He declined. But it was quite thoughtful of her. The Shops at the Riverwoods does some neat stuff at Christmastime—they have Santa's village (with Santa visits) and carriage rides and pretty lights. It's fun. We'll go...sometime.

Anyway, today we set up the Christmas tree. Rachel and Grandma did most of it, I think.

The picture that wasn't

Grandma got the girls these cute ladybug outfits and I convinced them both to wear them today. Rachel didn't take any convincing. Miriam cried because her shirt "not look like a dress!" you know, because it's a shirt. She got over that though when I had her show off her outfit to a few people and they told her how cute she was. 

Having accomplished this goal of getting the girls in matching outfits, which is something I rarely can do—and I mean that in every sense of the word, as in having their outfits match each other or having their outfits match at all—I was next determined to take a picture of my girls together. That didn't happen.

They were off playing with some of the BYU students for most of the afternoon and I was more than happy to allow them to do so. Rachel came upstairs at one point and said, "Mom, the big kids [that's what she calls college kids] would like to know if they can watch a movie."

The football game was playing downstairs but the kids had been talking about watching A Charlie Brown Thanksgiving (which I didn't know existed until today, but it makes sense since there's A Charlie Brown Christmas and It's the Great Pumpkin, Charlie Brown and I knew about those) because it's a tradition in some of their homes to watch it on Thanksgiving. Apparently it was on TV today.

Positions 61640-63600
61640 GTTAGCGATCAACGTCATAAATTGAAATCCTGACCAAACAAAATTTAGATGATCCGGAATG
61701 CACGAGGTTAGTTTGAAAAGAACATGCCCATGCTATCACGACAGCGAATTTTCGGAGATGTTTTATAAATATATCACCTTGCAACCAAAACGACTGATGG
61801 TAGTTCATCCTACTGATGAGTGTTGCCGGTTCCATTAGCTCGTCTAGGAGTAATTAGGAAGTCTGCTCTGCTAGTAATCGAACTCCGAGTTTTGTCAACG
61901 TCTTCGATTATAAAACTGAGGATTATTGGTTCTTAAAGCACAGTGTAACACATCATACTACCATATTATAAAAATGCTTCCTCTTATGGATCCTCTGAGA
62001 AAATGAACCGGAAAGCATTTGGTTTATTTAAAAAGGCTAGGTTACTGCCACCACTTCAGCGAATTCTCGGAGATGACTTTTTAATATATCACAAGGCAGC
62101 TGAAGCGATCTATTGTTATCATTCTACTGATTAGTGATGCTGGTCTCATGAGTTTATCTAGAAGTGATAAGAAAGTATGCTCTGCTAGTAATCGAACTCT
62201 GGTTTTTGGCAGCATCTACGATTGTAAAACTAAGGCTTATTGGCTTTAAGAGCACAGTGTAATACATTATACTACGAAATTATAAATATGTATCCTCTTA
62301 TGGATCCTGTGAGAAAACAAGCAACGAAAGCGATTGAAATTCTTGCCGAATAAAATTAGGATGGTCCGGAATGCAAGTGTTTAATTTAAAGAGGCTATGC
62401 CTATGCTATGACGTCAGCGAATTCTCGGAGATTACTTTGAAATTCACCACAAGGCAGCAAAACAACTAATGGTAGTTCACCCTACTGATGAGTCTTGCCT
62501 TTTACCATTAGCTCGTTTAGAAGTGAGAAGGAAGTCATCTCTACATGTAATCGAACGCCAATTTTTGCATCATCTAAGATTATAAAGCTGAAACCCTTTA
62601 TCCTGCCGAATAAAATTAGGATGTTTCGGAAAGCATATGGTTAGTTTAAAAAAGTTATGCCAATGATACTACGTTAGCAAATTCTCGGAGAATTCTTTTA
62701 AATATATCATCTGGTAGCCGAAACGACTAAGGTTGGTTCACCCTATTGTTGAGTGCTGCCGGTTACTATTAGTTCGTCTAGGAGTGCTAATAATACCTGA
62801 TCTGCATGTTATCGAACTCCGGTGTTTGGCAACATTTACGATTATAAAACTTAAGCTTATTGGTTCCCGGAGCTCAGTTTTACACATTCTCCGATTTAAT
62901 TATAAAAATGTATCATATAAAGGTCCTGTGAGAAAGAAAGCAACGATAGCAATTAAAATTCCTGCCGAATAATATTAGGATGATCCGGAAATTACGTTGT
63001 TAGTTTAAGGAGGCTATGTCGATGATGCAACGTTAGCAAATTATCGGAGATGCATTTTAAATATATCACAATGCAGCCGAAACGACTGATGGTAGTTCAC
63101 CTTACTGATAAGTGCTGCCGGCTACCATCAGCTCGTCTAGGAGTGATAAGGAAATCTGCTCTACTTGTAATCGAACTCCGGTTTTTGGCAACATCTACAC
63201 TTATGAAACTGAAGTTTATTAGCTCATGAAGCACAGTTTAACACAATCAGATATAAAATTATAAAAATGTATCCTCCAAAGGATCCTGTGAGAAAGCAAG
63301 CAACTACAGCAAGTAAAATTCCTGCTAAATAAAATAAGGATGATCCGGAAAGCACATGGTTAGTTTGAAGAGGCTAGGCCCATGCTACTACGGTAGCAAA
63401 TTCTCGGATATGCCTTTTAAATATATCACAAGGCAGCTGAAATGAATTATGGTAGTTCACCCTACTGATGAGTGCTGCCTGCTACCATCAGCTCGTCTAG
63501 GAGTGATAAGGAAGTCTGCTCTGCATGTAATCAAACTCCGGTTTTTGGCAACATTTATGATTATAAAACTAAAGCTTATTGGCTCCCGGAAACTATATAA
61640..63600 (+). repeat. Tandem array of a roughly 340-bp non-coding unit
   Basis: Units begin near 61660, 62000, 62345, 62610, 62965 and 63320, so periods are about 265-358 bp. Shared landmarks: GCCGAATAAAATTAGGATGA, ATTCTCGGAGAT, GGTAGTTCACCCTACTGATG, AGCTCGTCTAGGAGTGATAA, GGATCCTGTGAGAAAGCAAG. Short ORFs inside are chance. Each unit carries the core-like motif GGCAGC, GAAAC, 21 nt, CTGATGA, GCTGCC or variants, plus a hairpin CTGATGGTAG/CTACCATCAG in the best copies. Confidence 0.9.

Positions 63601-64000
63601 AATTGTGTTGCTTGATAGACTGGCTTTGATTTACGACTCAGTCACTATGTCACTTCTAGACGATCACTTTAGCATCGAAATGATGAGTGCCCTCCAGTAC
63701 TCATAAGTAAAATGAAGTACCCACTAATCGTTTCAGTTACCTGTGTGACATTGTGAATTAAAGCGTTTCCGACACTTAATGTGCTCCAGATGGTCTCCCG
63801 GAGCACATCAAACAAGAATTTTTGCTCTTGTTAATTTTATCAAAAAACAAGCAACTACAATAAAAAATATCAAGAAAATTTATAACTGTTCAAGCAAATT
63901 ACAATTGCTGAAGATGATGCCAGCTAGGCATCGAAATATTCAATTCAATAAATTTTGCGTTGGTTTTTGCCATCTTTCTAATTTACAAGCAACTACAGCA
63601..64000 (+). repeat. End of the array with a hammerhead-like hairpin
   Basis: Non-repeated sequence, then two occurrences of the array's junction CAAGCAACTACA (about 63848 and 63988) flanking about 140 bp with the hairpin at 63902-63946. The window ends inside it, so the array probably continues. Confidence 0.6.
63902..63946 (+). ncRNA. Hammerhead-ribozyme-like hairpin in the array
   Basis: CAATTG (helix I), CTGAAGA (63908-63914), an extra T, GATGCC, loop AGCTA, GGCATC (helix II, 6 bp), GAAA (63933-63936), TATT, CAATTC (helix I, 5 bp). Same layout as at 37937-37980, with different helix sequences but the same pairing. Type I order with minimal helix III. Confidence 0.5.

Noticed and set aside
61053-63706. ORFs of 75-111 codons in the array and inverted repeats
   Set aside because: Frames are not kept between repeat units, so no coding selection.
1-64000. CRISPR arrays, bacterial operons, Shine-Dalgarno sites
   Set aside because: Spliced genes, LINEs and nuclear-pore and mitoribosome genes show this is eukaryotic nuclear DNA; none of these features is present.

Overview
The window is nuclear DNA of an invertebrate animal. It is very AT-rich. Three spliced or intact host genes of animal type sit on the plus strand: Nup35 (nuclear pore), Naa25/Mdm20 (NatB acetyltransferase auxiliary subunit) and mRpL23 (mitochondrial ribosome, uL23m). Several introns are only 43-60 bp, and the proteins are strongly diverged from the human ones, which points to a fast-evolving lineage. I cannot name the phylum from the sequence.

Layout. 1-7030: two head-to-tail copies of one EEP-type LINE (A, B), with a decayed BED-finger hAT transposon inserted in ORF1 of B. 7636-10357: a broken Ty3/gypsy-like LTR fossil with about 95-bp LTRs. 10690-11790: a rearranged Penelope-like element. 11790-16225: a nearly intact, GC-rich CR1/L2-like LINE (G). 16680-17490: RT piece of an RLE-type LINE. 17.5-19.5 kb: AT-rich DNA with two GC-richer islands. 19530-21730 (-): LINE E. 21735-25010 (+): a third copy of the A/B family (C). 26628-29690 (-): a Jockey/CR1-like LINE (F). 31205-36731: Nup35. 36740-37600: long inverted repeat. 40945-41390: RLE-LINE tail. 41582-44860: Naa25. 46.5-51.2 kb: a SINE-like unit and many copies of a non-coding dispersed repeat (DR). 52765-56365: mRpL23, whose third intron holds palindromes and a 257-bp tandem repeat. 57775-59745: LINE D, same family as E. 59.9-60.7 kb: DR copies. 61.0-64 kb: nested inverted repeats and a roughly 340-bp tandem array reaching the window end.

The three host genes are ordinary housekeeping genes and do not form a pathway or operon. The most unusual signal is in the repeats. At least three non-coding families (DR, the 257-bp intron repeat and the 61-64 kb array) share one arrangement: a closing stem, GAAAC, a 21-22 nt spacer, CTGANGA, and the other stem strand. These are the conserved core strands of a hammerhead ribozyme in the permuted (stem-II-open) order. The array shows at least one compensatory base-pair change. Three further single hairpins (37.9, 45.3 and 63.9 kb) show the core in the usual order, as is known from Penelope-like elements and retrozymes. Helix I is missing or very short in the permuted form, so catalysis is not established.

I told Rachel that they could.

"Ummmm...can it...with them?" she asked.

"Sure," I told her.

Andrew went downstairs to help them set up the movie since it's a little complicated (at least I think so). 

"What movie do you guys want to watch?" he asked.

"Movie?" one asked. "We have to leave soon. I told my parents I'd Skype with them at six!"

Yeah. Rachel orchestrated that whole situation like a master manipulator. Well played, Rachel. Well played.

Thursday, November 24, 2011

Thanksgiving dinner

We had Thanksgiving dinner with Andrew's parents, some kids from their BYU ward, my parents, and Uncle Patrick. Rachel got shipped off to my parents house, where she spent the late morning and early afternoon waiting for dinner while the rest of us worked on the meal. Miriam and I took naps, though mine was much shorter than Miriam's. Grandpa and Grandma set the table (with Oma's "everyday" china) while we were sleeping and Miriam was very excited to see it when she woke up—her spot was set with a glass plate and a glass cup! 

She was a little nervous about falling into the fireplace but managed to get through dinner just fine.

Wednesday, November 23, 2011


Last night before we went to sleep I was telling Andrew about our—as in the girls' and my—day. I had walked Rachel to school in the morning and just as we got to the corner of our yard our next-door neighbour came outside with their new puppy, unleashed. This new puppy bounded over to us and started prancing around us in circles, silently begging us to play. Rachel flipped out and started screaming and trying to climb into my arms. I picked her up and tried to hush her while also trying to calm the puppy. It was not the most graceful moment in Rachel's short life.*

"It wasn't even as if the puppy was barking or doing anything threatening. His tongue was just lolling out of his mouth and..."

"What?" Andrew asked.

"What?" I asked back.

"What was that last part you said?"

"His tongue was lolling out of his mouth."

"Lolling?" Andrew repeated with his eyebrows raised in incredulity.

"Yes. It was lolling."

"Like that's even a word," he said.

"It is."

"No, it's not."

"Yes. It. Is."

"What does it mean then?" Andrew asked.

"Like, hanging out. His tongue was lolling—hanging out—of his mouth."

"Prove it."

"Excuse me?"

"Look it up and show me."

I grabbed his iPod and did a voice search: "Define: lolling."